“Section 17 of the Freedom of Information Act 2000 requires GMP, when refusing to provide such information (because the information is exempt) to provide you the applicant with a notice which: (a) states that fact, (b) specifies the exemption in question and (c) states (if that would not otherwise be apparent) why the exemption applies.
The exemption that applies is Section 30(1)(2)(a) – Investigations and Proceedings. Conducted by Public Authorities.

“Section 30 is a class based qualified exemption; there is a requirement to carry out a public interest test, which can be seen below.

“Factors Favouring Disclosure
To disclose the exempt information, into the public domain, would show GMP’s
accountability, and satisfy the public, that investigations into such incidents are being
conducted correctly. It would also show GMP’s use of public funds investigating incidents of this nature.

“Factors Favouring Non-Disclosure

“Conversely to the factors in favour of disclosure, to publicly release information from an investigation that remains open may seriously undermine GMP’s ability to complete the investigation to a full and correct conclusion.

It would also have an impact on the future law enforcement capabilities of GMP, as it would disclose policing investigative techniques, thus hindering any future prevention or detection of crime.

“Balancing Test

“When balancing the public interest test GMP has to consider whether the information should be released into the public domain, therefore arguments need to be weighed against each other. The most persuasive reason for disclosing the information would be the fact that disclosure would encourage transparency. This needs to be weighed against the strongest reason for non-disclosure, which in this case is the impact on GMP’s ability to complete investigations to a full and correct conclusion. Therefore, having considered all the factors for and against disclosure it is the decision at this time to maintain the above exemption and withhold the information from disclosure”.

That gave rise to another internal review request, submitted to GMP on 24th September, 2021. Short and to the point:

“The ground of complaint is that the public interest test is not only unlawful – it is a collection of assertions with neither reasoning nor evidence supporting them – it is so bereft of common sense that it simply boggles the mind that this could have come from the second largest police force in England”.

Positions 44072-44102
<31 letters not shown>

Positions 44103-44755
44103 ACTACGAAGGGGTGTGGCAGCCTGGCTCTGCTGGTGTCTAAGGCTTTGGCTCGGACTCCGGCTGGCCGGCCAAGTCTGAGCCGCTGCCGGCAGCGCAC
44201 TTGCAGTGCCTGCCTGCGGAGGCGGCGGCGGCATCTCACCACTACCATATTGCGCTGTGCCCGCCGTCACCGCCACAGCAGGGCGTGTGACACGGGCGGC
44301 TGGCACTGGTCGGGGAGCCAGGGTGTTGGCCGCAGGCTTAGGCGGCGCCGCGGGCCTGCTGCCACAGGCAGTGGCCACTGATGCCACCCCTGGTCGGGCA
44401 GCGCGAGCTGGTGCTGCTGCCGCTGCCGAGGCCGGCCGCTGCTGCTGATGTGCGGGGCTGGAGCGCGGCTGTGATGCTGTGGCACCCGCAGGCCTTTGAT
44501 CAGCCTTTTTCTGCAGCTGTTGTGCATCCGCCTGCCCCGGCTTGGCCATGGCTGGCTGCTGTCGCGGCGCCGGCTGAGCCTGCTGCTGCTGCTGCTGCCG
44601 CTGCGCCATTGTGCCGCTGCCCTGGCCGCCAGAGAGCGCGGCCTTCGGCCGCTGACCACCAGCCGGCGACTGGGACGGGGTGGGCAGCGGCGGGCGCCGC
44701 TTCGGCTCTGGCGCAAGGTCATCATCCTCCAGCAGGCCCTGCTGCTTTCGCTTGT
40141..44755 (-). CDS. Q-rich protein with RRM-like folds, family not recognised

That internal review request was ignored completely by GMP and a complaint was made to the Information Commissioner’s Office (ICO) on 23rd October, 2021.

This page will be updated as and when the next response is received from either GMP or the ICO.

More widely, Greater Manchester Police is, of course, still in Special Measures’, ordered by the Home Office in December, 2020. It is a force in almost complete disarray. Disclosure breaches are not confined to the Freedom of Information Act, either: Data subject access requests are taking months and years to process rather than days and weeks. Disregarding obligations under Criminal Procedure and Investigations Act, as well as Civil and Tribunal Procedure Rules is also deeply embedded in the force’s disclosure DNA. Judge-led public scrutiny, such as the Grainger Inquiry which reported in July 2019, also do not merit appropriate and lawful attention.

A third extant FOIA request, made to GMP on 18th July, 2021, and linked to that inquiry, has also seen them be prepared to break the law, rather than disclose very basic information that should be very readily retrievable (read here).

Insiders say matters have worsened since the arrival of new chief constable, Stephen Watson, and morale, efficiency and effectiveness of the force is at an all time low.

Page last updated: Saturday 23rd October, 2021 at 1030 hours

Corrections: Please let me know if there is a mistake in this article. I will endeavour to correct it as soon as possible.

Picture credit: GMP

Right of reply: If you are mentioned in this article and disagree with it, please let me have your comments. Provided your response is not defamatory it will be added to the article.

© Neil Wilby 2015-2021. Unauthorised use, or reproduction, of the material contained in this article, without permission from the author, is strictly prohibited. Extracts from, and links to, the article (or blog) may be used, provided that credit is given to Neil Wilby Media, with appropriate and specific direction to the original content.

Published by Neil Wilby

Former Johnston Press area managing director. Justice campaigner. Freelance investigative journalist.